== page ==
Jacob Weil

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Jacob Weil, later known as Mahariv (Hebrew: יעקב בן יהודה ווייל‎) was a German rabbi and Talmudist who flourished during the first half of the fifteenth century.[1]

Biography[edit]

Of his life, few details are known, but, according to Grätz, he died before 1456. He was one of the foremost pupils of Jacob Moelin (Maharil), who ordained him in the rabbinate, and authorized him to officiate in Nuremberg. Weil, however, did not avail himself of this permission lest he should offend an older scholar, Solomon Cohen, who had been appointed rabbi of that city long before. This despite the fact that Weil himself ruled that a rabbi had no lifetime tenure (Responsa, No. 151). Indeed, this example illustrates two facets of Weil's personality - his deep humility and his deep-felt desire to avoid unnecessary confrontation and conflict. He generally signed his responsa "the little one, Jacob Weil".

Weil was later called to the rabbinate of Erfurt; and congregations far and near, recognizing him as an authority, addressed their problems to him. Among the rabbis who addressed questions to him are Rabbi Israel Isserlein (Maharya) and his student Rabbi Israel of Brno. Weil approved of the pilpulistic method only as an aid to study, but rendered legal decisions purely on the basis of logic (Responsa, No. 164).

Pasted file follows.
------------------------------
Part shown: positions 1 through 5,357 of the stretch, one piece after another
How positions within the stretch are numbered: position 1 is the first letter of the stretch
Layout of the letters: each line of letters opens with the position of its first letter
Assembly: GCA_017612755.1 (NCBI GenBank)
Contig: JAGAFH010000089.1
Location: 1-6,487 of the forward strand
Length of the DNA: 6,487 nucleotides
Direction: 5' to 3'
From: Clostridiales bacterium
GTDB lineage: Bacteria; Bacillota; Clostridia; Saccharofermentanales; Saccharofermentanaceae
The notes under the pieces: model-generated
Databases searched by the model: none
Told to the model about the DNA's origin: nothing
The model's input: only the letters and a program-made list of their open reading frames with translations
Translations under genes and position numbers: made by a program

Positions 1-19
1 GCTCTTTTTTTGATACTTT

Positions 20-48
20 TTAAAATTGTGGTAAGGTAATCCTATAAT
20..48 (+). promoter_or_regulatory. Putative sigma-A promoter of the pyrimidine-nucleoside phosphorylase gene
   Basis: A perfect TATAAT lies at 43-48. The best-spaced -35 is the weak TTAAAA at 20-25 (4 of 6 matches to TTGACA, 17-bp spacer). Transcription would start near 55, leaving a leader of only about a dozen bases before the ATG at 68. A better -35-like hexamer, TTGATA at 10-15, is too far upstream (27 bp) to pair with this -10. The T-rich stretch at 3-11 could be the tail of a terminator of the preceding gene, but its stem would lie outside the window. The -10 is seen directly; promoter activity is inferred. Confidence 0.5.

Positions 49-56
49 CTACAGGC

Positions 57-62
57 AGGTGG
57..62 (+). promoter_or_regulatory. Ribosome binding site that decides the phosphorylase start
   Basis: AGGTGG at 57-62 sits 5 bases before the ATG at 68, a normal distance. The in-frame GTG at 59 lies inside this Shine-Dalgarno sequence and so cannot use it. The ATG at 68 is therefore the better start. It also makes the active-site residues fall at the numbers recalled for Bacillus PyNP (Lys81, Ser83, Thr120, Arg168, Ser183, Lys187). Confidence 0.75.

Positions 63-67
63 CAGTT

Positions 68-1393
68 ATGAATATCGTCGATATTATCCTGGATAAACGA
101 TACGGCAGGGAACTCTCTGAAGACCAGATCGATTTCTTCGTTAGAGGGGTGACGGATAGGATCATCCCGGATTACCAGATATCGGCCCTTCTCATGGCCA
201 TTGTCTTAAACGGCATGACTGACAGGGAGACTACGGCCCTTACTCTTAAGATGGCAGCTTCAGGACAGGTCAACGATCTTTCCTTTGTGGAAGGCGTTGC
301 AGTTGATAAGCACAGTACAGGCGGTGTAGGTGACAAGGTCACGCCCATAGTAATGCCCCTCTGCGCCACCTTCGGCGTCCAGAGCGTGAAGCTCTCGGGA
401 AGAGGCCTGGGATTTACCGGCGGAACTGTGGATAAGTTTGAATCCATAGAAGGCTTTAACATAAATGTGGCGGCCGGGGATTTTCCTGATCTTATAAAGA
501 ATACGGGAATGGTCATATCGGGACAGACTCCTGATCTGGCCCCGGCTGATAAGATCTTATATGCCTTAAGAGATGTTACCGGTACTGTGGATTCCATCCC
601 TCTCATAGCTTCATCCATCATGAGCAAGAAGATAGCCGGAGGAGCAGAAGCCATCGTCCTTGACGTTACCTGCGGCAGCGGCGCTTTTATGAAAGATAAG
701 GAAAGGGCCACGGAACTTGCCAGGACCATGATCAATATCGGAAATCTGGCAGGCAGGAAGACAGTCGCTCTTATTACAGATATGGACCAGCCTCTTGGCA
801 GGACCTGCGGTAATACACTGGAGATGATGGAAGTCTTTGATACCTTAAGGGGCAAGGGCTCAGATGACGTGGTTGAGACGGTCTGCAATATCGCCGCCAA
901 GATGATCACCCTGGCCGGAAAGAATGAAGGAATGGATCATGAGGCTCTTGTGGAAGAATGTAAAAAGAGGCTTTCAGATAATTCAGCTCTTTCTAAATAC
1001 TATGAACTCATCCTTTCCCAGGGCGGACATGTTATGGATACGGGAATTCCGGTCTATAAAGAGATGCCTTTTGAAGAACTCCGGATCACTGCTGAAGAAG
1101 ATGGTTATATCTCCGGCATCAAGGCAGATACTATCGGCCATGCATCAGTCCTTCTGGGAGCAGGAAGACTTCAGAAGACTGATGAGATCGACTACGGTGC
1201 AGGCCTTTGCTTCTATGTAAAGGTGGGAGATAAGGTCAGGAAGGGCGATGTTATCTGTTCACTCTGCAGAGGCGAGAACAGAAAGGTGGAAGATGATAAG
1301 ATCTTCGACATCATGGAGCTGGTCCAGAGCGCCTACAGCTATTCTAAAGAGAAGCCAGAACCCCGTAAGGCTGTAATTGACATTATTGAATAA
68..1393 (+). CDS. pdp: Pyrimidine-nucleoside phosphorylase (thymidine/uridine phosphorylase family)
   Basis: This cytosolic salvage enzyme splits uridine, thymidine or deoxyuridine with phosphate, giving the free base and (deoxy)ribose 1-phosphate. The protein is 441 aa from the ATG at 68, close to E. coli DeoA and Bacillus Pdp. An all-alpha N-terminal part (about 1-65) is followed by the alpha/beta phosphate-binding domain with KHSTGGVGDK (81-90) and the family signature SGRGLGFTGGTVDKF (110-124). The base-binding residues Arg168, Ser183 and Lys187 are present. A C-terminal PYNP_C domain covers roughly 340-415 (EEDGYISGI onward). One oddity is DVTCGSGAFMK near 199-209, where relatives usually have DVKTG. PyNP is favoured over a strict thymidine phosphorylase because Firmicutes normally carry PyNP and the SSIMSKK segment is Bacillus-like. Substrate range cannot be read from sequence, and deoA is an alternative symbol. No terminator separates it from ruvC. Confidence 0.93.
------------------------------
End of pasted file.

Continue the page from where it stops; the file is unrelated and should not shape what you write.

Weil was especially severe on contemporary rabbis who regarded themselves as having peculiar privileges transcending the rights of the laity, declaring in a responsum (No. 163) that no rabbis of his time had any such prerogatives, and that, moreover, no man could be regarded as a scholar (Talmid Ḥakam) in the Talmudic sense. Despite his humility and his belief in the value of peace, when he felt that the need arose Weill did not spare his pen. After his father in law refused to repay the debt of a man who paid the ransom of his mother in law, Weill ruled that "since I am close to the case, it is my responsibility to take action and to nullify his evil decree (not to repay the debt) so that a mishap does not occur in Israel and the door is not closed on those who perform good deeds and the name of heaven is not desecrated ... and if he does not obey this strict ruling he is to be cursed and excommunicated and separated from all that is holy" (Resp. No. 148).

Of Weil's works only a collection of opinions and decisions, "She'elot u-Teshubot" (Venice, 1549), has been preserved. To this work was added an appendix entitled "Sheḥiṭot u-Bediḳot," containing regulations for slaughtering and for the examination of slaughtered cattle. These rules have been regarded as authoritative by later rabbis, have run through seventy-one editions, and have been the subjects of various commentaries and additions.

References[edit]

  1. ^ Bernard Rosensweig Ashkenazic Jewry in Transition 1975, p. 11, "Chapter II – The Life of R. Jacob Weil. R. Jacob Weil was one of the leading authorities of his age"
  • Steinschneider, Cat. Bodl. cols. 1258-1265;
  • Benjacob, Oẓar ha-Sefarim, No. 99, p. 558; No. 385, p. 570;
  • Fuenn, Keneset Yisrael;
  • Michael, Or ha-Ḥayyim, No. 1061;
  • Grätz, Gesch. viii. 309 et seq., 313 et seq.
  •  This article incorporates text from a publication now in the public domainSinger, Isidore; et al., eds. (1901–1906). "Weil, Jacob". The Jewish Encyclopedia. New York: Funk & Wagnalls.